At this point, all companies, even old-school stalwarts like General Electric, (ge) are software companies, and the ability to unleash computing power as needed on new problems—fast—can spell the difference between success and failure.
ESRI, a specialist in geographic information systems (GIS), basically data-rich digital maps, likewise has turned to new technologies to help cities, Fortune 500 companies, and universities ramp up data collection and analysis.
This process must accelerate due to the emerging Internet of things, in which zillions of devices collect data about trains, planes, and automobiles (and just about everything else), and funnel it to cloud computing systems for aggregation and analysis and then, hopefully spew out useful results.
Now the company is working on a new managed service that will let clients quickly set up applications that import and parse data for their own needs. Recently ESRI demonstrated how it used Microsoft's (msft) Azure cloud, Internet of Things Suite, and Azure Container Service to track all New York City taxis—by location, ID number, on/off duty status, routes etc.—using publicly available data generated by those taxis. The company will talk about this service more next week at its user conference.
The beauty of the ESRI offering is that it aggregates and visualizes the data customers need and then allows them to "replay it," Tivo-like, as needed, said Adam Mollenkopf who leads ESRI's real-time GIS efforts. That real time and historical perspective is very important. Perhaps more intriguingly, he noted that the goal here is to also offer "predictive" GIS services. i.e., based on certain traffic patterns on a particular day over time, here's what can be expected to happen on this day, this year, or the next.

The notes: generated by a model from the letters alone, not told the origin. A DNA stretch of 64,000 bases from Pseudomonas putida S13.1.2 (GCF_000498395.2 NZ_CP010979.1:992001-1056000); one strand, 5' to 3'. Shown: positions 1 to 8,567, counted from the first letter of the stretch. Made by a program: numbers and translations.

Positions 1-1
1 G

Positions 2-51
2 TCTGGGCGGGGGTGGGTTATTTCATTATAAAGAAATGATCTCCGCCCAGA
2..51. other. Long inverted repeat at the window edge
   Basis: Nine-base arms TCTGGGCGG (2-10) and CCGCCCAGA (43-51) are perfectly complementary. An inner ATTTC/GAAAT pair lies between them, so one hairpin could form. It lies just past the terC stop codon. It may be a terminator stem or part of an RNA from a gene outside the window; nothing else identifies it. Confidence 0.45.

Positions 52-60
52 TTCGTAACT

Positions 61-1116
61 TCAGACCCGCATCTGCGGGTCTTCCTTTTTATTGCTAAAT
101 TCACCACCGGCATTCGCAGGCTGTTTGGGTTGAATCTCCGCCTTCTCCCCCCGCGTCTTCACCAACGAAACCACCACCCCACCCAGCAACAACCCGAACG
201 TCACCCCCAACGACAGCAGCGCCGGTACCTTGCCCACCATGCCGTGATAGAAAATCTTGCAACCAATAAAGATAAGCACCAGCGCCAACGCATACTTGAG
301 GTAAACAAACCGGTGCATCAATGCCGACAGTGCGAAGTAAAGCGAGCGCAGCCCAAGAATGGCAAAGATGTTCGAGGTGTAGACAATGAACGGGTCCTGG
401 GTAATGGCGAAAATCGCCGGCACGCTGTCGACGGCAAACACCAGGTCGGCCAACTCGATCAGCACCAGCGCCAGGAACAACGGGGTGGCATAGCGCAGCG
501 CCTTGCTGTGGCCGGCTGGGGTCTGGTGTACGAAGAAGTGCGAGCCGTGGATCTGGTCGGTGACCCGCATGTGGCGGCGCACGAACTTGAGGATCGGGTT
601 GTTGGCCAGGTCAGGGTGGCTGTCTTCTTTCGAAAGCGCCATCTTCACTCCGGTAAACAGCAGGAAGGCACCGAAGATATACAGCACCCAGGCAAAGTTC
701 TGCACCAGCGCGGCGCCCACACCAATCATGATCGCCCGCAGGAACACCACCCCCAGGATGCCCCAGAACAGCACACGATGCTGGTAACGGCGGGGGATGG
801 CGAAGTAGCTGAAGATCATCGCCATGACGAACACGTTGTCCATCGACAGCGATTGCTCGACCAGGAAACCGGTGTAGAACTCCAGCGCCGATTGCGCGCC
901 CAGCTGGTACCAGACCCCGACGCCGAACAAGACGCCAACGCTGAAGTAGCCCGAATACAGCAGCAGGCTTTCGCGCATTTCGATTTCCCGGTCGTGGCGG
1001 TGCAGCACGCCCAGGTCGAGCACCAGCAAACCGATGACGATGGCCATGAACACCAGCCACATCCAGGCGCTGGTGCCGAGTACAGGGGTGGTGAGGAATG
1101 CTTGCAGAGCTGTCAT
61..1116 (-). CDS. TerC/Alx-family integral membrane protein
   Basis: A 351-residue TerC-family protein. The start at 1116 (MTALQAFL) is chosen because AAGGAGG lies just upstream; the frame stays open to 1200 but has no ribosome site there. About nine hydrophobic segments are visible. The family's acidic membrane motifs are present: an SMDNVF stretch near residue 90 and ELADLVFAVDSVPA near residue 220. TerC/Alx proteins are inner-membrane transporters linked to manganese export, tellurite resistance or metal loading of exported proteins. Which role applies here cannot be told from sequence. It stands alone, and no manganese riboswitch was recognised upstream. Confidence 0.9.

To demonstrate how the managed service will work, ESRI took public data from the New York City Taxi & Limousine Commission.
Mollenkopf picked the busiest hour of the busiest day, January 25, 2015, for which there was public data available. There were 535,000 total trips logged that day. Then for that hour, he vacuumed up the available data: The taxi company; the individual taxi ID; pick up position and drop off positions by longitude and latitude; number of passengers; trip time in seconds; and distance travelled.
He ended up with a simulation file that aggregated more than 7.1 million GPS positions from 10,086 trips. That combination of historical data with real-time data could help taxi companies deploy cabs where they're most needed at the right times, and map the most efficient routes to various destinations—pointing out bottlenecks etc. Also where most traffic tickets are issued. That alone is probably worth it to any cab driver.
Over time this data could also feed into other "smart city" options like variable-rate parking, the placement of taxi stands etc.
ESRI's goal is to provide real-time GIS that is flexible and easy for customers to adapt to their own need. A video demo of this work is here. A managed service is one that is provided by a third party, ESRI in this case, that companies can use easily without having to sweat the complexities of the servers and software running below the surface. Essentially, the third party behind the managed services acts as the customer's IT department.
One thing that Azure and Azure Container Service, running Mesosphere's DC/OS (that stands for data center operating system), provides is scale and flexibility. While ESRI's GIS system can handle thousands of events per second while running on premises, the new cloud set up can handle hundreds of thousands or even millions of events per second if necessary, Mollenkopf said.
A cloud-based system can be ramped up quickly to handle workloads that spike and crater depending on the day (or hour, or minute).